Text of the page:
Rakesh Prajapati discusses some of the legal aspects of statelessness.
What is stateless?
The 1954 Convention defines a stateless person as someone who ‘is not considered as a national by any state under the operation of its law’. Someone without a passport does not simply mean they are stateless. A person is stateless when they are without legal residence, a right to return to their country and no access to the consular protection.
If your application is successful, the Home Office grants leave for five years. After, you may apply for indefinite leave to remain. Partners and children, under the age of 18, can apply for leave to remain as a dependent on the stateless person’s application.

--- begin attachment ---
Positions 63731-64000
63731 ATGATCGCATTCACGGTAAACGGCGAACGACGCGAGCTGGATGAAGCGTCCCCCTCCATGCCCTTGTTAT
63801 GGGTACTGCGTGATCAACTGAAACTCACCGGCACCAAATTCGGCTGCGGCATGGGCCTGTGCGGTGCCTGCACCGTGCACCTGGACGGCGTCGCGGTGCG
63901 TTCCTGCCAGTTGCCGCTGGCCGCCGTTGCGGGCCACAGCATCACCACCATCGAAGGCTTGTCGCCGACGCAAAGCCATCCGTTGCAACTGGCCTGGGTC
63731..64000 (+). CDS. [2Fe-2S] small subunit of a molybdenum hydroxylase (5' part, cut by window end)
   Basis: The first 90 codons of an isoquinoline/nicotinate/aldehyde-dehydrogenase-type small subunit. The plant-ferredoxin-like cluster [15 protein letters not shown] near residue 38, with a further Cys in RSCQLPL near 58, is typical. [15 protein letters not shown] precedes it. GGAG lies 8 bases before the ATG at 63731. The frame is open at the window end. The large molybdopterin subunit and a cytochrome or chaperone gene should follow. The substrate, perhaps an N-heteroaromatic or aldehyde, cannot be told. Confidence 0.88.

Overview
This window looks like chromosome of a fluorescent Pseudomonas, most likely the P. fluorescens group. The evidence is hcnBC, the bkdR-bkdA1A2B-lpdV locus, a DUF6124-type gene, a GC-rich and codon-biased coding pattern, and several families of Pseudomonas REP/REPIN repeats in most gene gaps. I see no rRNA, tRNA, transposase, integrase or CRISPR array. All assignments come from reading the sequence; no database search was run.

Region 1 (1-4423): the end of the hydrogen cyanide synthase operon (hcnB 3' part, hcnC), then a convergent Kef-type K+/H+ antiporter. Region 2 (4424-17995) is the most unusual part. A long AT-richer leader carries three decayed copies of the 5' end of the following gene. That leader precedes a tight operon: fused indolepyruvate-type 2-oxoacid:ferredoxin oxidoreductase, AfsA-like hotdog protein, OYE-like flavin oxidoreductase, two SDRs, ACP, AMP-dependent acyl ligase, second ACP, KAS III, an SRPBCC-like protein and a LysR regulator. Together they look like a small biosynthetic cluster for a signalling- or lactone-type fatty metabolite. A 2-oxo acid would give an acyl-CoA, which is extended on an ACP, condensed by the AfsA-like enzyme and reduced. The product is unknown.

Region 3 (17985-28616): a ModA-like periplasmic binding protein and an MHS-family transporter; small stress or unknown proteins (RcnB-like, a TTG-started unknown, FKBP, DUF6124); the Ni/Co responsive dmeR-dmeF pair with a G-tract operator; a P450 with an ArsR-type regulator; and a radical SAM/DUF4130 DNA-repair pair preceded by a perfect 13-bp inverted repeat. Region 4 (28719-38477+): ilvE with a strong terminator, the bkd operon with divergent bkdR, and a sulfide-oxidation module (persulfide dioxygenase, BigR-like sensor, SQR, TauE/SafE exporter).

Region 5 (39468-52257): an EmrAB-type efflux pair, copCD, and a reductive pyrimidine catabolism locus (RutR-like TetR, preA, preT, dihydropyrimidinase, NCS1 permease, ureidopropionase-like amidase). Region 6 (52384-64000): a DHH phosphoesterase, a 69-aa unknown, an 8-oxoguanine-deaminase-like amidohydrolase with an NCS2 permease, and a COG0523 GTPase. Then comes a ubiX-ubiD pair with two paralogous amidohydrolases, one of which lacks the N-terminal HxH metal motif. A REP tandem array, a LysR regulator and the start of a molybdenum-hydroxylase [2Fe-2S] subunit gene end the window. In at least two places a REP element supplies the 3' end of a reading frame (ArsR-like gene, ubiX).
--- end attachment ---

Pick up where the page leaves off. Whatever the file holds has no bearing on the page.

Statelessness is recognised by Schedule 2 of British Nationality Act 1981. It outlines that a person can be registered as a British Citizen if they have always been stateless, were born in the UK, lived continuously for 5 years here and were under the age of twenty two prior the date of application.
Stateless Child Born in the UK by Indian parents
The ruling in the land mark High Court case MK (India) Statelessness EWHC  1365 (Admin) decision could potentially help many children to be recognised as British. The court ruled that a 6 year old child born in the UK with Indian parents was stateless. Further, that it was irrelevant that the child could apply for Indian citizenship, as the child remained stateless.
If the following conditions are met, they:
- were born on or after 3rd December 2004 in the UK;
- have Indian parentage;
- are not entitled to any other nationality;
- have not applied to register the birth under the Indian Citizenship Act 1955; and
- have never traveled abroad.